Jeff Wexler

RIP - Haskell Wexler

117 posts in this topic

http://www.nytimes.com/2015/12/28/movies/haskell-wexler-oscar-winning-cinematographer-dies-at-93.html

Among his many other honors, Mr. Wexler received an Independent Spirit Award for “Matewan” (1987), about West Virginia coal miners, the first of four films he would shoot for the director John Sayles and the producer Maggie Renzi. In an interview for this obituary, Ms. Renzi recalled trying to hire Mr. Wexler for the film.

“We got back to the Econo Lodge from a long location scout,” she said, “and the lady at the desk said, in her deep West Virginia accent: ‘A fella named Hacksaw Wexler called for you. From a phone in his car. He says, ‘Tell them whatever they want the answer is yes.’”

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Jeff so so sorry to hear about your dad.

Many condolences

Sent from my Nexus 6 using Tapatalk

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I’m so very sorry to hear this news, my condolences to you and your family.

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Sorry for your loss Jeff. Condolences to you and your family. I just watched One Flew Over the Cuckoo's Nest last night...brilliant!

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My condolences - may he Rest In Peace. He was a hero of mine, someone I was aware of from the very beginning of my interest in film. As a professional to begin with, and then I became aware of his work as an activist for humanity, and my respect for him, already sky-high, went even higher. I have seen/heard him speak at several events, and I never worked up the nerve to approach him, and now it is too late, so I can only say how much I admire and appreciate him to everyone else who has gathered here today. What a truly great man!

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Condolences for your loss, Jeff. Sounds like a great way to go. 

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Haskell was an irascible guy, but really energetic and passionate. I dealt with him on Matewan back in 1987 and again in 2001 on the HBO movie 61*, and the images in both were amazing -- really emotional, dramatic, and the pictures always told the story well. Haskell was also very entertaining in real life; I was part of a crew that interviewed for an ASC Awards show a couple of years ago, and he was very articulate, funny, and entertaining. I really admired him for his work on the "12-on/12-off" campaign, and told him we often suffered the same issues in post: long hours, not enough turnaround, and the danger of driving off the road on the way home. He'll be missed.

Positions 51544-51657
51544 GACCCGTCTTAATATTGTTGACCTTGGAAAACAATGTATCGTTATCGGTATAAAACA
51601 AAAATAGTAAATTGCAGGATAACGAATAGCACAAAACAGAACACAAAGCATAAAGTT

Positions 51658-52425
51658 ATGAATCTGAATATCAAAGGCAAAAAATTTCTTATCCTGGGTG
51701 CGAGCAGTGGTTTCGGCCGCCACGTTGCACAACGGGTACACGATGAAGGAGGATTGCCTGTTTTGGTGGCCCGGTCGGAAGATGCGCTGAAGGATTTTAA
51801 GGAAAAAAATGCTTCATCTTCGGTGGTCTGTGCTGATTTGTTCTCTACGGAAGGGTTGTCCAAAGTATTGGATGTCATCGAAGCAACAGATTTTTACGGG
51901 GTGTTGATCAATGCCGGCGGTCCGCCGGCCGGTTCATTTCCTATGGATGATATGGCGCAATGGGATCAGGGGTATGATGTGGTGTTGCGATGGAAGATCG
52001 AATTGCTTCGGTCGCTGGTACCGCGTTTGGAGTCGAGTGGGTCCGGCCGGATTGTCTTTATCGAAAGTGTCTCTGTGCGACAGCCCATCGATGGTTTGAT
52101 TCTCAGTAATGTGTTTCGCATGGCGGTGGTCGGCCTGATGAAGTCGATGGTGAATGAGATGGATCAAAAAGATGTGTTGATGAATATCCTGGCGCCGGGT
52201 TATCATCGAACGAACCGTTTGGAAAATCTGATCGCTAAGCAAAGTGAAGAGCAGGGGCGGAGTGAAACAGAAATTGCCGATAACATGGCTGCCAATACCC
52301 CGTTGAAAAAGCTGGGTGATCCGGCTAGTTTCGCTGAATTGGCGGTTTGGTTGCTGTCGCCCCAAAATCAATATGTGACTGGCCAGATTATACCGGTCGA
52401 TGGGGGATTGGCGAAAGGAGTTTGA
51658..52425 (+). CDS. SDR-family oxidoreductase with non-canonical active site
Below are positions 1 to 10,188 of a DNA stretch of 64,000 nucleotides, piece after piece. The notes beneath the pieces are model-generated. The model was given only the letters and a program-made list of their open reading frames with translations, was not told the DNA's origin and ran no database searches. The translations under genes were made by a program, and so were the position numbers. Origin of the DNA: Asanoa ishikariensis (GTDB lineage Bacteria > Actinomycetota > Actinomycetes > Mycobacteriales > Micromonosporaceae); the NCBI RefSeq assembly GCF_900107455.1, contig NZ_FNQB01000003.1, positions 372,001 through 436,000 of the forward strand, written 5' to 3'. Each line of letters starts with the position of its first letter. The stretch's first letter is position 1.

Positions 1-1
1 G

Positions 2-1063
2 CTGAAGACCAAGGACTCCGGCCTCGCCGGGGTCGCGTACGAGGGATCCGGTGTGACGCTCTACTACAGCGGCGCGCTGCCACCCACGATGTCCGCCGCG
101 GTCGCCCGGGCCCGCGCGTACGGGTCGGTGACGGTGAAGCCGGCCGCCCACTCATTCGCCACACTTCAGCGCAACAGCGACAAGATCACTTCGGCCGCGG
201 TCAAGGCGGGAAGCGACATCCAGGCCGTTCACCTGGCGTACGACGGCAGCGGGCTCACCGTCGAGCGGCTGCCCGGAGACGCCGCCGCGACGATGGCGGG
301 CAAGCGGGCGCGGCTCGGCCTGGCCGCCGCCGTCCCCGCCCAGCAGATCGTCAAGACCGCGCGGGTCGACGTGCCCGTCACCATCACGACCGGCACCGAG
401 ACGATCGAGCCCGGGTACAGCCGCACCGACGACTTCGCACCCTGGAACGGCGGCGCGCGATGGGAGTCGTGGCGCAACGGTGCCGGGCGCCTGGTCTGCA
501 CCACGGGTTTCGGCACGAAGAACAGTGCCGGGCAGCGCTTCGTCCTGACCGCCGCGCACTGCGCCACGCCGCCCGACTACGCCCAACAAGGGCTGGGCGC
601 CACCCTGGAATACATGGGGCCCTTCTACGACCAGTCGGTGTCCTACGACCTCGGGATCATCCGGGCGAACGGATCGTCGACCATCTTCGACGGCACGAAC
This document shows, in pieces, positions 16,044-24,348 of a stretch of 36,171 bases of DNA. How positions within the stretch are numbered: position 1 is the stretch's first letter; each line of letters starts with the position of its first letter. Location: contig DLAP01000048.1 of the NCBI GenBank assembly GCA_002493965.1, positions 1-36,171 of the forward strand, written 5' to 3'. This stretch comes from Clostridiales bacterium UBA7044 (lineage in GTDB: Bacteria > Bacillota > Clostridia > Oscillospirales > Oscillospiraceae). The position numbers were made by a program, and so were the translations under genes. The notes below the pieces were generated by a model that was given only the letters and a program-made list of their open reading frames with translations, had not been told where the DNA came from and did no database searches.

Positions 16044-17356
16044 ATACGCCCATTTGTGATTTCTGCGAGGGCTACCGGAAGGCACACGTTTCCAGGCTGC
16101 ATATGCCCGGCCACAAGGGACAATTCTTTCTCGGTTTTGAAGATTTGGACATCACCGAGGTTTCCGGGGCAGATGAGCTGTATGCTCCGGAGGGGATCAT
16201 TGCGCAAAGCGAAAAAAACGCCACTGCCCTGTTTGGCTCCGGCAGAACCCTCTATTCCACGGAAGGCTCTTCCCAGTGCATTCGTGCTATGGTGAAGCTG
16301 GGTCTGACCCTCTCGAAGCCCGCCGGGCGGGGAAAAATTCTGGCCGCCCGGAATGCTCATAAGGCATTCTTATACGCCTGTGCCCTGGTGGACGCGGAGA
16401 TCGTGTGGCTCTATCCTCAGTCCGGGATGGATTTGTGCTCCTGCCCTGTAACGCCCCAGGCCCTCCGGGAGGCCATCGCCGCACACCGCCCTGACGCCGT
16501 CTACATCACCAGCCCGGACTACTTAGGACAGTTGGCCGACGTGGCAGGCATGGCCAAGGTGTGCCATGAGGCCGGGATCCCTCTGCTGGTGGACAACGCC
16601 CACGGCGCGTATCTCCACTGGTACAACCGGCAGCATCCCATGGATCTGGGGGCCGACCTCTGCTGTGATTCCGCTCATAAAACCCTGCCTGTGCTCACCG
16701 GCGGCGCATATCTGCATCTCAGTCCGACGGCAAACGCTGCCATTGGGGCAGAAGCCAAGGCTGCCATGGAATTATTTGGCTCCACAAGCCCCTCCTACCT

Here's a terrific piece in the mainstream press on Haskell in today's Huffington Post:

http://www.huffingtonpost.com/entry/oscar-winning-cinematographer-haskell-wexler-dies-at-93_56803566e4b0b958f659a173

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I had just poured out a scotch when I saw the NY Times obituary. It is a great portrait of a man dedicated and in love with his calling. A reminder of the real potential our craft has to envelope and and take us to a higher place than just a day's work. Your dad certainly lived it.  Jeff I wish you many good hours as you reflect and measure his place in your life. In some ways my father became more real after his death but I would give a lot to sit down now and then and have a talk. My best wishes to your family and you this evening.

Reid

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Jeff, another great man gone. Truly sad, my deepest condolences. 

-vin

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Jeff,

So sorry to hear of your fathers passing.  He as left us with a great legacy of beautiful films and inspiring documentaries.  He will be missed greatly. My deepest condolences.

 

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Jeff, thoughts are with you and your family at this very sad time. Kia kaha

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Never had the privilege of meeting your dad Jeff, but seems I knew him through his work on screen and was one of the many reasons why I chose to enter this craft, my deepest condolences to you and family. Shalom.

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sorry to read about your loss. Even from the far distance I could see your father was not only famous but a truely outstanding man.

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One of the greats, his work left an indelible impression on myself and many of my peers.

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